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The Quarry Girls

Killers hiding in plain sight. Small-town secrets. A girl who knows too much. From the Amazon Charts bestselling author of Unspeakable Things and Bloodline comes a nerve-twisting novel inspired by a shocking true crime.

Minnesota, 1977. For the teens of one close-knit community, summer means late-night swimming parties at the quarry, the county fair, and venturing into the tunnels beneath the city. But for two best friends, it’s not all fun and games.

Heather and Brenda have a secret. Something they saw in the dark. Something they can’t forget. They’ve decided to never tell a soul. But their vow is tested when their friend disappears—the second girl to vanish in a week. And yet the authorities are reluctant to investigate.

Heather is terrified that the missing girls are connected to what she and Brenda stumbled upon that night. Desperately searching for answers on her own, she learns that no one in her community is who they seem to be. Not the police, not the boys she met at the quarry, not even her parents. But she can’t stop digging because she knows those girls are in danger.

She also knows she’s next.

(The Quarry Girls initially included pages from Heather's diary, including her sketches of gag gift ads. While they never made it into the book, you can see them here. If you haven't yet read the book, they make a good companion piece while reading.)


These insightful, provocative book club questions for THE QUARRY GIRLS were created by Nicholle Thery-Williams and Marisa Gothie of Bookends and Friends Book Club! ✨

  1. In this book the year 1977 is a character. As society grappled with changes in gender roles and expectations how do we see this reflected in characters’ actions and reactions?

  2. The 1970s were a decade of coming to grips with the upheavals of the 1960s. With the aftermath of the Vietnam War and Watergate, the 1970s experienced a shift in trust and stability from the national government to local institutions. How was this reflected and how did this play out in the story?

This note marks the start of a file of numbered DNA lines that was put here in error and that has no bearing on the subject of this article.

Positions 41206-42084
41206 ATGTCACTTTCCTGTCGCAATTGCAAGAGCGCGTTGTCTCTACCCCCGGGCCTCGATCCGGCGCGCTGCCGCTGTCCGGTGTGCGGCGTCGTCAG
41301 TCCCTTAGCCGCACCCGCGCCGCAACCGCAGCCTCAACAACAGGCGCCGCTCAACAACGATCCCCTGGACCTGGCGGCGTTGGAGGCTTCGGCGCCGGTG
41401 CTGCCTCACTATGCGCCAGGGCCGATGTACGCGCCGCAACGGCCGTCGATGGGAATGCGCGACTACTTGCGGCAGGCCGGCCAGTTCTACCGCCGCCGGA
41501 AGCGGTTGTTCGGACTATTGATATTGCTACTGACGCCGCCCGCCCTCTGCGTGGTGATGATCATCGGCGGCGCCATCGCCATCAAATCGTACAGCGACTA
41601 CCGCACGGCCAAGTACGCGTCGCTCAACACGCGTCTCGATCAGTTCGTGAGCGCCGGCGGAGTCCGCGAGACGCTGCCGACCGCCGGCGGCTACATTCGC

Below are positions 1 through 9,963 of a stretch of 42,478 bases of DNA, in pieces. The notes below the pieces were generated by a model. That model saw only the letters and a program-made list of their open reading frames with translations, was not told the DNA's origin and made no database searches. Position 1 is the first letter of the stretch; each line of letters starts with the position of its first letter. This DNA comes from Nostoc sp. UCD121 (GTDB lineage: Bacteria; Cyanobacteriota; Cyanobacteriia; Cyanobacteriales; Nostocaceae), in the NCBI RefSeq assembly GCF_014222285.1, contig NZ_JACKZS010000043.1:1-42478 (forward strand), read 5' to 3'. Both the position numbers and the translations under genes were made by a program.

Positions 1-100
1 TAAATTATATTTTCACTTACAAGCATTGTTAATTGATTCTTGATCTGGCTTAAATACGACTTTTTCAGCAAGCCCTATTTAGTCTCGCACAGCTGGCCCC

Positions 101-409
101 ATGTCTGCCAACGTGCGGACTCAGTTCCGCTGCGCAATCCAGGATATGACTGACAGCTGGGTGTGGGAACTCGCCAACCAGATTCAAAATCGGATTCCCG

3. If this story was to take place today, what effect would our 24-hour news cycle and social media saturation have on the characters’ perceptions and actions?

  4. In this book one of the characters says, “Were they all hiding in plain sight, the monsters?” This has been a common theme in horror literature, challenging the notion that somehow “monsters” are different. In what ways do you think the character’s statement is supported or not supported in this story?

  5. In the winter months, our characters live cloistered, in their own homes with their own families and their own secrets. When the sun returns, drawing them back outside, they'll spend weekends at festivals living their lives in the open. How does this dichotomy affect our characters’ self-perceptions and views of others?’

  6. We often hear the question, “Am I my brothers’ keeper?” In this story, the characters ask that question by vacillating between observing what goes on and saying nothing. How does this orientation affect the bonds of community, where everyone knows but no one says?

  7. In this story, gender roles are narrowly defined. The actions of young women are seen as frivolous and those of older women as scandalous, while boys will be boys and men will be men. How does the narrator’s place in that system affect how we view their voice and credibility?

  8. How different would this story have been if it had been narrated in a male voice? How different would this story have been if the narrator had been a person in a position of authority or power?

  9. As the characters’ life stories opened up and revealed more of who they are and why they are that way, did you find your views and sympathies evolve along with them?

  10. What songs from the 1970s would you put on the soundtrack for this book? Who would you cast as the characters for this book? See less

"Lourey conveys the edgy, hungry, restlessness of teen girls with a touch of Megan Abbot, while steadily intensifying the claustrophobic atmosphere of a small 1977 Minnesota town where darkness snakes below the surface." —Loreth Anne White, Washington Post and Amazon Charts bestselling author of The Patient's Secret